I had been preparing for this situation for a long time, so I welcomed retirement with open arms, and the feeling that in my work I had achieved what I wanted. It was time for a new phase of life. It helped that retirement farewell party was organized at the workplace. The importance of ritual cannot be emphasized enough, as well as the oral and written communication I established with many during that time.

My wife and I decided to move from “Siberian” Fargo to the sunlit Sedona and the surrounding area, where winter, in the form we knew it, does not exist. This decision was a bigger challenge for Tina than for me. I used to move almost every eight years and live under different circumstances, geographically and culturally, but Tina has always lived only in North Dakota. The relocation process took a little over a year, and she had time to mentally adjust to the idea, and to gradually transition her private practice. The Verde Valley is filled with newcomers who, like us, have made a conscious choice to move to this part of Arizona because of the extraordinary beauty of the red rocks, and swirling centers of energy that are conducive to healing, meditation, and self-exploration. We met kindred spirits, enriched each other’s lives through conversations, lectures, group activities, yoga, qigong, meditation, and in many other ways. The decision to move paid off.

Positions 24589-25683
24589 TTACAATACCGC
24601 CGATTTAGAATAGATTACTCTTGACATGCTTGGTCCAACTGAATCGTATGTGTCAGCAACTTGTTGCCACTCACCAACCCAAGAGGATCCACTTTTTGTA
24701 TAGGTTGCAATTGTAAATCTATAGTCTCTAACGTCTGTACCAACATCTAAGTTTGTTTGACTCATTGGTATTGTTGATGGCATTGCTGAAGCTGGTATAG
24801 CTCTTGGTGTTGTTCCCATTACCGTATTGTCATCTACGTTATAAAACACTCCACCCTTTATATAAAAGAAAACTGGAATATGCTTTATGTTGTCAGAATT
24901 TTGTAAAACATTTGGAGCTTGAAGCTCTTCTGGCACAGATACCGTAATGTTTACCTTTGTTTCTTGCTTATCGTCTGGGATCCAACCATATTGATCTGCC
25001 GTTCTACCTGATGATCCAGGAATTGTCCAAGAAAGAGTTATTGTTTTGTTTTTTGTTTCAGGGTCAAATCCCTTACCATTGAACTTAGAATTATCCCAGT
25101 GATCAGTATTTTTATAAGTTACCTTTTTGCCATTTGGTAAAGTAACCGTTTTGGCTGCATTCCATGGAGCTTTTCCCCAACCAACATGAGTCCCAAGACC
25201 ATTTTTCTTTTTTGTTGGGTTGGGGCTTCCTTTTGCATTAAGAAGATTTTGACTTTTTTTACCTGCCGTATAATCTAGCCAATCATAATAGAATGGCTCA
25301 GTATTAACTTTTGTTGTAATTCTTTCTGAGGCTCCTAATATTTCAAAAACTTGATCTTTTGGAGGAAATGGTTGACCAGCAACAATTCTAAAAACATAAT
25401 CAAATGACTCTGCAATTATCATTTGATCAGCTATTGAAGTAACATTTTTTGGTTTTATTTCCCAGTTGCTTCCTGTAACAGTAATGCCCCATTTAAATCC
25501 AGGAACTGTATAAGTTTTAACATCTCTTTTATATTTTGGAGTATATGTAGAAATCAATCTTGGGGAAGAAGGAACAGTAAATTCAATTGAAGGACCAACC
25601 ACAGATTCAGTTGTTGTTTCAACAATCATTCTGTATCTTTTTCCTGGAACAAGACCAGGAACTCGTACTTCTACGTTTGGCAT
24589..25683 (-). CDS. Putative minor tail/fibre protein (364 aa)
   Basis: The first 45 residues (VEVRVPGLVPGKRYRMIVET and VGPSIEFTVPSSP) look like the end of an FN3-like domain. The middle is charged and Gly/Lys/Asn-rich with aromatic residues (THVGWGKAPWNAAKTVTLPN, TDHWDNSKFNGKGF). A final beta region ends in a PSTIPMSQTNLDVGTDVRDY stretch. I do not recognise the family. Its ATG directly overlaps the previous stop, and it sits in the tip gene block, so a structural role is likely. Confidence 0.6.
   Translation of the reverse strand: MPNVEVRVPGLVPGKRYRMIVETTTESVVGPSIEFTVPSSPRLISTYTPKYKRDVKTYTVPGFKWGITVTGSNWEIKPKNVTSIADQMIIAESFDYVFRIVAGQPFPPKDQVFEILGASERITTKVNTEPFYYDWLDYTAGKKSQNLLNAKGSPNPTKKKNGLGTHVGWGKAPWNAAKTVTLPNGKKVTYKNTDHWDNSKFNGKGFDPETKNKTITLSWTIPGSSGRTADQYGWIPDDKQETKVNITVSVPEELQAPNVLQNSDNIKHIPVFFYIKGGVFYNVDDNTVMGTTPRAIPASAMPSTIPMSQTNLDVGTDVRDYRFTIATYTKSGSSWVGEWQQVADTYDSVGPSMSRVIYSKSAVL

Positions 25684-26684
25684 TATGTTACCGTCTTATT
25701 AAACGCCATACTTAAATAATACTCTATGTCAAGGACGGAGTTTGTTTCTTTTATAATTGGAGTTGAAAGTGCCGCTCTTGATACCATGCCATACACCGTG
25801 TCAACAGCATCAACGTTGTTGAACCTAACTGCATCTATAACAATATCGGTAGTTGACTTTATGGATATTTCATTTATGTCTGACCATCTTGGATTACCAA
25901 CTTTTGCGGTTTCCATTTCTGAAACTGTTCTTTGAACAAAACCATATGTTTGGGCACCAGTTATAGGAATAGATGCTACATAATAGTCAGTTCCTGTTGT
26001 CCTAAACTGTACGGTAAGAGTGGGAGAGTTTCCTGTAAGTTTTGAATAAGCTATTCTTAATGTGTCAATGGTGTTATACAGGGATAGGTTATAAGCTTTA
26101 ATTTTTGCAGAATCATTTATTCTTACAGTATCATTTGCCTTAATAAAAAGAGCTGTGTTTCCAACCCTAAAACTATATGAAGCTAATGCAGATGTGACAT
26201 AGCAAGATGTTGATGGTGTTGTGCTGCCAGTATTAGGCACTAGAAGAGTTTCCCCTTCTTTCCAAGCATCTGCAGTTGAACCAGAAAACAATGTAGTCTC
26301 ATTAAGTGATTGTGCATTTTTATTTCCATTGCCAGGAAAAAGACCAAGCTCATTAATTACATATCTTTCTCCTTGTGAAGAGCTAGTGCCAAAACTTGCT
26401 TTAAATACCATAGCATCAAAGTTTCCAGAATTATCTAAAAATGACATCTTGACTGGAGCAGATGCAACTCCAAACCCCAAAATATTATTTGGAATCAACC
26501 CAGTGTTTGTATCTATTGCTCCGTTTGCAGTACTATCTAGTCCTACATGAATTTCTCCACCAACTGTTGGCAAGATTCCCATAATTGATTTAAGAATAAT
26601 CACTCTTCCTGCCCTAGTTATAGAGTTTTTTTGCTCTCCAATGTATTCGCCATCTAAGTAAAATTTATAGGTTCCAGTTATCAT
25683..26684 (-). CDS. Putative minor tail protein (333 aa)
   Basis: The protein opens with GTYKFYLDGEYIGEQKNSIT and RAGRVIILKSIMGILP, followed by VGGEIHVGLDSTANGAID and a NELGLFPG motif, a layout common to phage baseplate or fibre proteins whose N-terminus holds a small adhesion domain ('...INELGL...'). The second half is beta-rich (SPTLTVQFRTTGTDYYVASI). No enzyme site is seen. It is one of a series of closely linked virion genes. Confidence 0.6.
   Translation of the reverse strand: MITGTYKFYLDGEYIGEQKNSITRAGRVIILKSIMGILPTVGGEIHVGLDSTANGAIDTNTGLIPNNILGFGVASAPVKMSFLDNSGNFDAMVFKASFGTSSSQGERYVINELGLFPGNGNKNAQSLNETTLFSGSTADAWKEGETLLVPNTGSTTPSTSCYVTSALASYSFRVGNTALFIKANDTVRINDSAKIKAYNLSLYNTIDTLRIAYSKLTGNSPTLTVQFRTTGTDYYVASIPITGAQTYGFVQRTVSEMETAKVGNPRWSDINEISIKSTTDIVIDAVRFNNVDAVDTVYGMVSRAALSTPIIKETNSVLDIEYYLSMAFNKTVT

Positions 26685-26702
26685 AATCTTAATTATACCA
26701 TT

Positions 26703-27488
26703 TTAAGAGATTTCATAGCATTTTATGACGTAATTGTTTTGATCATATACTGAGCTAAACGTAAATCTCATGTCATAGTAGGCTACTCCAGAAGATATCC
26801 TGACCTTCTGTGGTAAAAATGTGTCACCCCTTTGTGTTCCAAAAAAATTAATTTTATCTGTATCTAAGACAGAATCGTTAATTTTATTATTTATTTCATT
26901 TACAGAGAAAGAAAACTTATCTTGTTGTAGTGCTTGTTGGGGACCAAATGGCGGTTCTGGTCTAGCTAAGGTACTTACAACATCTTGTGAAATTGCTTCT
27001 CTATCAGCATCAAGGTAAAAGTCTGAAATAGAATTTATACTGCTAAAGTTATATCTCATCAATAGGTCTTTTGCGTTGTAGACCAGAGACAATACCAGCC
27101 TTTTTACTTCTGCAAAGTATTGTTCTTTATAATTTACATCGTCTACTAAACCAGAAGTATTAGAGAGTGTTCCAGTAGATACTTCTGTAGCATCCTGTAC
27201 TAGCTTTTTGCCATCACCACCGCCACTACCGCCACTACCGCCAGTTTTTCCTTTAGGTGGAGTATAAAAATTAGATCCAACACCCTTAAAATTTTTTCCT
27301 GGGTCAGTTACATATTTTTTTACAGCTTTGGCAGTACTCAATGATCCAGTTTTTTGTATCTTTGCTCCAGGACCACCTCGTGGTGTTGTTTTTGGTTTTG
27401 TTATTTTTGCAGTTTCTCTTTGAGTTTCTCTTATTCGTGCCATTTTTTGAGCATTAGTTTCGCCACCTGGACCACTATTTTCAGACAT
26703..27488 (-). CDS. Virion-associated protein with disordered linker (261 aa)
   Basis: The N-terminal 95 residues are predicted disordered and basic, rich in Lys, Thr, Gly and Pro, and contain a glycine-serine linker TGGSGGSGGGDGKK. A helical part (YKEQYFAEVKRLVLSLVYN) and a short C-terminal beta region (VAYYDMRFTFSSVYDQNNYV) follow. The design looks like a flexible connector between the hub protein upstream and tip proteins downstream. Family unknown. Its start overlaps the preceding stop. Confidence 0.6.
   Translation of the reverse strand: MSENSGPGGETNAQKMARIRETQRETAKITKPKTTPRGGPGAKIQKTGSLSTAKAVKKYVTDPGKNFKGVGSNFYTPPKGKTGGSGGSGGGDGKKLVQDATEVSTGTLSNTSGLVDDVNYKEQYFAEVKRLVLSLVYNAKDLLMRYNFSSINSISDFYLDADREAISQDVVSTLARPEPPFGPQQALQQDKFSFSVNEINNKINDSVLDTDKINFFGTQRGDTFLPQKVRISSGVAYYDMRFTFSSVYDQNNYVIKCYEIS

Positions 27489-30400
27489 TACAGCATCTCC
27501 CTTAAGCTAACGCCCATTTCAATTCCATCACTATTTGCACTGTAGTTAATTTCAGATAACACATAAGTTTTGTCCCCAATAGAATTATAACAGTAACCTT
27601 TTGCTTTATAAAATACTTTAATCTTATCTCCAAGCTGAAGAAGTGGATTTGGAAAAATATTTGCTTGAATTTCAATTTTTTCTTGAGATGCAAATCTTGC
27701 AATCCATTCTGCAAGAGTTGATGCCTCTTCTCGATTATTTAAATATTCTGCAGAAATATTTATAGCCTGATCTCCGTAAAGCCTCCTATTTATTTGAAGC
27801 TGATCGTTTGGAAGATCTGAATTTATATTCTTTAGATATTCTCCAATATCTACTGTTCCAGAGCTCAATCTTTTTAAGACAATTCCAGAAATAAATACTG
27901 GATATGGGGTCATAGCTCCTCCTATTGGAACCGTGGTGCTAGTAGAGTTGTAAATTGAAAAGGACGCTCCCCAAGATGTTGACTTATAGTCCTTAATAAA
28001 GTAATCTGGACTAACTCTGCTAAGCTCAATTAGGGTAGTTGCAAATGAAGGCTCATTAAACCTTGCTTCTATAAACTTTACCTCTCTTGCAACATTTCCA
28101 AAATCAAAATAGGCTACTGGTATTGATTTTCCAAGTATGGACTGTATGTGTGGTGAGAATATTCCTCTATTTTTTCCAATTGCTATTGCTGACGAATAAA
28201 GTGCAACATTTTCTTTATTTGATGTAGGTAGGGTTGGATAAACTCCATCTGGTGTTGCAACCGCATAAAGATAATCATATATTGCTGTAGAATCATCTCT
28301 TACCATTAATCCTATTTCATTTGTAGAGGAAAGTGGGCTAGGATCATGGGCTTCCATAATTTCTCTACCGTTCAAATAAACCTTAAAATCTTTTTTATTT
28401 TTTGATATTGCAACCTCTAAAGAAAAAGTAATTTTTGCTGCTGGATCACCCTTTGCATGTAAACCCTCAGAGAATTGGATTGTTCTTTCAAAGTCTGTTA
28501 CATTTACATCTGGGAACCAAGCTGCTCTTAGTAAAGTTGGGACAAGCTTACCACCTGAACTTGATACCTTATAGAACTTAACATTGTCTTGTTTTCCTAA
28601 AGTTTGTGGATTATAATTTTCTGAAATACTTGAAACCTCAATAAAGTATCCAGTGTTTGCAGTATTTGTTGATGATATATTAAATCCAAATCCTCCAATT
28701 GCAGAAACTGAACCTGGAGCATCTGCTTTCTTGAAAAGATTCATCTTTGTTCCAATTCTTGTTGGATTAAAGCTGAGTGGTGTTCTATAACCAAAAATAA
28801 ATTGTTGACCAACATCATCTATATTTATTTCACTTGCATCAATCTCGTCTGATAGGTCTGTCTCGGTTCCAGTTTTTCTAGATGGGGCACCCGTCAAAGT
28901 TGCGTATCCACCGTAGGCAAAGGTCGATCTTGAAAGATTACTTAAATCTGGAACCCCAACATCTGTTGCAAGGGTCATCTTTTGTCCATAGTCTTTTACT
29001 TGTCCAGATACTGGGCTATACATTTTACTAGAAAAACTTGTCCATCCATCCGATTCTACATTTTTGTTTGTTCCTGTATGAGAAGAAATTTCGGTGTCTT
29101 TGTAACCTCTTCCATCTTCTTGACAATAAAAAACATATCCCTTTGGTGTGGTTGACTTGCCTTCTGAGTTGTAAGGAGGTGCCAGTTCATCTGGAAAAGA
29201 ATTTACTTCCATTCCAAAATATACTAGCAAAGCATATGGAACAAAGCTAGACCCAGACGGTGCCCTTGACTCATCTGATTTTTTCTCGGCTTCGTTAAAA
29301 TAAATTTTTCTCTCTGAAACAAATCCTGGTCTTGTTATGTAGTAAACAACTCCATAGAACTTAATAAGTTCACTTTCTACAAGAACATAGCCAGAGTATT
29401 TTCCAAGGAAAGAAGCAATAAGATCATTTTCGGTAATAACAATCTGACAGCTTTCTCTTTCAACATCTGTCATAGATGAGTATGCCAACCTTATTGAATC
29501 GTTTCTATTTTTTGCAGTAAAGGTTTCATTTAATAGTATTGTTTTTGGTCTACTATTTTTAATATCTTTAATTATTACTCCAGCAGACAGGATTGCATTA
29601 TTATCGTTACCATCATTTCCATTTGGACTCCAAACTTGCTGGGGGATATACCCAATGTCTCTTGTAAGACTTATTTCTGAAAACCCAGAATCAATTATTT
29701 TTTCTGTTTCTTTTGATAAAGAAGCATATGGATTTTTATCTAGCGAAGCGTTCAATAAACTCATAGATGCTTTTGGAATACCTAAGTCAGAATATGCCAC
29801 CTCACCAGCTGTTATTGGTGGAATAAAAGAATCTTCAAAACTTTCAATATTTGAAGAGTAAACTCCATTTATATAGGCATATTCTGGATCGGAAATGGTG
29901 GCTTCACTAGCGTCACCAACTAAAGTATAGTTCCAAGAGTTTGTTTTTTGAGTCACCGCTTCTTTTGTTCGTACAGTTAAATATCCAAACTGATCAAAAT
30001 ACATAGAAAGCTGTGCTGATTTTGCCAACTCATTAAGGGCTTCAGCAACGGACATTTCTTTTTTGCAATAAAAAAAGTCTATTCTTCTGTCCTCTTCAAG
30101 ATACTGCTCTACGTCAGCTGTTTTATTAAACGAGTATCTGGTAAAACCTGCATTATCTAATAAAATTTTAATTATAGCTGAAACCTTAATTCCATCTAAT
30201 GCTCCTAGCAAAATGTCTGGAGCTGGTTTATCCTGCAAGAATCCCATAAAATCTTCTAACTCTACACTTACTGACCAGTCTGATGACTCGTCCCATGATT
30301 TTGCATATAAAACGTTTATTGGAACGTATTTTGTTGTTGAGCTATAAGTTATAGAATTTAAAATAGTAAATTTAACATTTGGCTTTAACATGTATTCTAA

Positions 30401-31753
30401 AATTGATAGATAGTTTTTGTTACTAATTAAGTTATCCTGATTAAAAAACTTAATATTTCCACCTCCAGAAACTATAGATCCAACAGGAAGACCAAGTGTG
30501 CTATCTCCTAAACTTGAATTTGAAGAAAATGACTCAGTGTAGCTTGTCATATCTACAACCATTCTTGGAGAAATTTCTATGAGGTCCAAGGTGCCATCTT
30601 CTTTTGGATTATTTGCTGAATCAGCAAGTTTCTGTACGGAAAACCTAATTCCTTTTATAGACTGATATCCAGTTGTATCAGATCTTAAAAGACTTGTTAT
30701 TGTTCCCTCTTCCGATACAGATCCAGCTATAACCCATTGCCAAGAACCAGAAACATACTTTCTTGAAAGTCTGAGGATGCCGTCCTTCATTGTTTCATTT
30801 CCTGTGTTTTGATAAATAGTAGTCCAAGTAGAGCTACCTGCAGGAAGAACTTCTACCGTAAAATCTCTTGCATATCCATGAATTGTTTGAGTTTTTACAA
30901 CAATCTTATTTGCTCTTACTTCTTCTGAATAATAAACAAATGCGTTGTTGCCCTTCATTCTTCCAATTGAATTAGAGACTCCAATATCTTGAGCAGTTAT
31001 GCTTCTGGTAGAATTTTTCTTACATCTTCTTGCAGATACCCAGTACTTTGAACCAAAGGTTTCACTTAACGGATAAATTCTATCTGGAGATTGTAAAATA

But getting used to the new environment does not stop. The other day, my wife and I were walking down the street in the warm evening hours when visibility was reduced, and nocturnal animals came out of hiding in search of food. Suddenly, Tina stopped moving with one foot in the air. We both heard a loud rattle and hiss, and immediately afterwards saw the curled body of a rattlesnake with its head raised ready to attack. We have never experienced a situation like this, although we have seen rattlesnakes in the vicinity. This one gave us two warning signals that it was ready to defend itself and attack if we continued to approach. I calmly advised Tina to step back and go around the snake from a safe distance. Everything ended well. Another proof that peaceful coexistence in the nature is possible with respect to the limits of what is acceptable.